Abstract: Although nonadherence research in patients with chronic obstructive pulmonary disease (COPD) lags well behind other diseases, new evidence helps inform understanding about the degree and underlying causes of patient nonadherence, interventions that can improve adherence, and areas of research needed to further progress in improving this problem in patients with COPD.Fewer than half of treatments for COPD, including oxygen supplementation, physical rehabilitation, and medication, are taken as prescribed. Most patients abandon their treatment after an initial start. Nonadherence in turn contributes to rising rates of hospitalization, death, and healthcare costs. The reasons why patients choose not to use their COPD treatments are not fully understood, although depression is clearly a contributing factor. Although a substantial number of studies have tested adherence interventions, few have included COPD patients or addressed polypharmacy in patients with multiple comorbidities.The paucity of research does not reflect the inadequacy of available treatments. Lessons learned from the research outside of COPD and a small number of COPD studies suggest that a collaborative care approach will likely provide the most potential for improving overall care, including management of depression and enhancement of adherence. Exploitation of mobile telephone technology to engage patients in a discussion of their self-care should not be ignored as a potential intervention for COPD patients.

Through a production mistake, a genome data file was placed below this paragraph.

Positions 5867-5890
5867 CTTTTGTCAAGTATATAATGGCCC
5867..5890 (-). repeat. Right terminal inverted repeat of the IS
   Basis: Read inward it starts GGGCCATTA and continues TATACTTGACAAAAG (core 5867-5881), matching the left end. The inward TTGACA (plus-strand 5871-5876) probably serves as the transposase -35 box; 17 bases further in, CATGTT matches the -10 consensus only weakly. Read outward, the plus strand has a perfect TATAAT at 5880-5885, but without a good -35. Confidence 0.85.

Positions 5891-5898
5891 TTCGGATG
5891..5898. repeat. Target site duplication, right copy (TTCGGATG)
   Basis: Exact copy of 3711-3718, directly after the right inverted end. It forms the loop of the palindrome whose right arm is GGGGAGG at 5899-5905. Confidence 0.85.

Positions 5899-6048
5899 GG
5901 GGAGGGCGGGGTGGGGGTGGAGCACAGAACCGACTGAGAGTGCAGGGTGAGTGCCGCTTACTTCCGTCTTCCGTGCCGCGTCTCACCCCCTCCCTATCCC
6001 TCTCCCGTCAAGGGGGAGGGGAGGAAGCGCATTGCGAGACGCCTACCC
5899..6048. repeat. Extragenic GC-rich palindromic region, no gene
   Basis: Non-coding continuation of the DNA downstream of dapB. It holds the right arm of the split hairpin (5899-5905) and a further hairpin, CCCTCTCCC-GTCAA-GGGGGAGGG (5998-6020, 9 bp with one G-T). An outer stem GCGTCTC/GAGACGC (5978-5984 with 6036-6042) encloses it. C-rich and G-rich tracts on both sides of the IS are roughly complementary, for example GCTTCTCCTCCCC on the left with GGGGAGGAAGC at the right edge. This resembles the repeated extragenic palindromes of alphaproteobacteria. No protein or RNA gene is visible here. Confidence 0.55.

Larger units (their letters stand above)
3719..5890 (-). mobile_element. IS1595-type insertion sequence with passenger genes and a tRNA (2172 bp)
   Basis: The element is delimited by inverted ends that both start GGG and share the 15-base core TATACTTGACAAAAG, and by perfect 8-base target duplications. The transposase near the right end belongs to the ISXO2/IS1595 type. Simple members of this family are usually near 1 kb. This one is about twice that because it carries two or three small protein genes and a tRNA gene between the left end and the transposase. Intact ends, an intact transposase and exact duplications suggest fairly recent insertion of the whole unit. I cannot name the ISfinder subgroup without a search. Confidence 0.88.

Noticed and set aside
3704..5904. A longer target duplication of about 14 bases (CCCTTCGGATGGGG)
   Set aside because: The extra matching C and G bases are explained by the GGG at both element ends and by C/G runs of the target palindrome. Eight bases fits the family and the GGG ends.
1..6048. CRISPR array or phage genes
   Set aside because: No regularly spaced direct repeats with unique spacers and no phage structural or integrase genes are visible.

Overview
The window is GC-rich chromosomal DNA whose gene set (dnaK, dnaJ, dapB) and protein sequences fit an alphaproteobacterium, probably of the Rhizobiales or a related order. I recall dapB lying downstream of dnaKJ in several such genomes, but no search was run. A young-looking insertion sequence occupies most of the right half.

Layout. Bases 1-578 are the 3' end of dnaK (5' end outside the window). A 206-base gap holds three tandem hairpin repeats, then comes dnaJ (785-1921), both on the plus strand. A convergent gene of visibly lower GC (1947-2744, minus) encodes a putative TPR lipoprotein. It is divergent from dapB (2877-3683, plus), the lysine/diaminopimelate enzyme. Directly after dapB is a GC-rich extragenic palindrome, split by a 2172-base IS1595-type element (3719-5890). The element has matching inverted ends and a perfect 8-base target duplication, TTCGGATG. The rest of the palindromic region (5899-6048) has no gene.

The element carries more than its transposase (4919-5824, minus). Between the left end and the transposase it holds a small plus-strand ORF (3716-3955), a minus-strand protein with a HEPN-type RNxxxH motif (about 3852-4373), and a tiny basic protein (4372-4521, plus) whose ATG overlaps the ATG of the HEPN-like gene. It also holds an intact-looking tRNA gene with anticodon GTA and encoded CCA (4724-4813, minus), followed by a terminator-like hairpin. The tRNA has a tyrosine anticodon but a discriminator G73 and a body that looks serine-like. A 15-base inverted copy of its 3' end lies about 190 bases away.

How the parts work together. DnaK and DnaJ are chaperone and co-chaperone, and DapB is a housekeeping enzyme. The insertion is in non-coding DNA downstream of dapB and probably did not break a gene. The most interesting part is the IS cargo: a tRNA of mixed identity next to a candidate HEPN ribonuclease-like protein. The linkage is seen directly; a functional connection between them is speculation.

Pub.: 24 Jan '14, Pinned: 04 Jul '17